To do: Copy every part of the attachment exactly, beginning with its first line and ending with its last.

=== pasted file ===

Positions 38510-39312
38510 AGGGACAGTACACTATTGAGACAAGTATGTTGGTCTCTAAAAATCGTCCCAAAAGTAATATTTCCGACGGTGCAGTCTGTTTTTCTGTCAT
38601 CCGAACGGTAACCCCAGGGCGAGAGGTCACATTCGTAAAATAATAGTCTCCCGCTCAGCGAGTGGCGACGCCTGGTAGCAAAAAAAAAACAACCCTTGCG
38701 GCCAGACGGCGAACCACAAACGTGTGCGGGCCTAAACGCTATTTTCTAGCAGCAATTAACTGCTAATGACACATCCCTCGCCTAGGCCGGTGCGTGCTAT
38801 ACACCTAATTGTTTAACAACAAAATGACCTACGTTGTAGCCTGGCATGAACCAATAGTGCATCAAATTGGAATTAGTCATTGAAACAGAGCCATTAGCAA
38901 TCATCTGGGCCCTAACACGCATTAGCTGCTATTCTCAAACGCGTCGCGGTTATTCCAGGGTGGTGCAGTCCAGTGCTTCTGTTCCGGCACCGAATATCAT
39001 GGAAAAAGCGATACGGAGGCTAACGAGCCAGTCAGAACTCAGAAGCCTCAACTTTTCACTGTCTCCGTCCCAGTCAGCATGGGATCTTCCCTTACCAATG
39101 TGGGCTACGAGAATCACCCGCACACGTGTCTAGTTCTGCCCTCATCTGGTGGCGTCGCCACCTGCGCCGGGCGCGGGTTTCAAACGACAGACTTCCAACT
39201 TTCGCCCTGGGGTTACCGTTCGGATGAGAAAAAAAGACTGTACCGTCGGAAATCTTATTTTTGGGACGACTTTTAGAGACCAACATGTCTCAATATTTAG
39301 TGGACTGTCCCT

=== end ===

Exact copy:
Positions 38510-39312
38510 AGGGACAGTACACTATTGAGACAAGTATGTTGGTCTCTAAAAATCGTCCCAAAAGTAATATTTCCGACGGTGCAGTCTGTTTTTCTGTCAT
38601 CCGAACGGTAACCCCAGGGCGAGAGGTCACATTCGTAAAATAATAGTCTCCCGCTCAGCGAGTGGCGACGCCTGGTAGCAAAAAAAAAACAACCCTTGCG
38701 GCCAGACGGCGAACCACAAACGTGTGCGGGCCTAAACGCTATTTTCTAGCAGCAATTAACTGCTAATGACACATCCCTCGCCTAGGCCGGTGCGTGCTAT
38801 ACACCTAATTGTTTAACAACAAAATGACCTACGTTGTAGCCTGGCATGAACCAATAGTGCATCAAATTGGAATTAGTCATTGAAACAGAGCCATTAGCAA
38901 TCATCTGGGCCCTAACACGCATTAGCTGCTATTCTCAAACGCGTCGCGGTTATTCCAGGGTGGTGCAGTCCAGTGCTTCTGTTCCGGCACCGAATATCAT
39001 GGAAAAAGCGATACGGAGGCTAACGAGCCAGTCAGAACTCAGAAGCCTCAACTTTTCACTGTCTCCGTCCCAGTCAGCATGGGATCTTCCCTTACCAATG
39101 TGGGCTACGAGAATCACCCGCACACGTGTCTAGTTCTGCCCTCATCTGGTGGCGTCGCCACCTGCGCCGGGCGCGGGTTTCAAACGACAGACTTCCAACT
39201 TTCGCCCTGGGGTTACCGTTCGGATGAGAAAAAAAGACTGTACCGTCGGAAATCTTATTTTTGGGACGACTTTTAGAGACCAACATGTCTCAATATTTAG
39301 TGGACTGTCCCT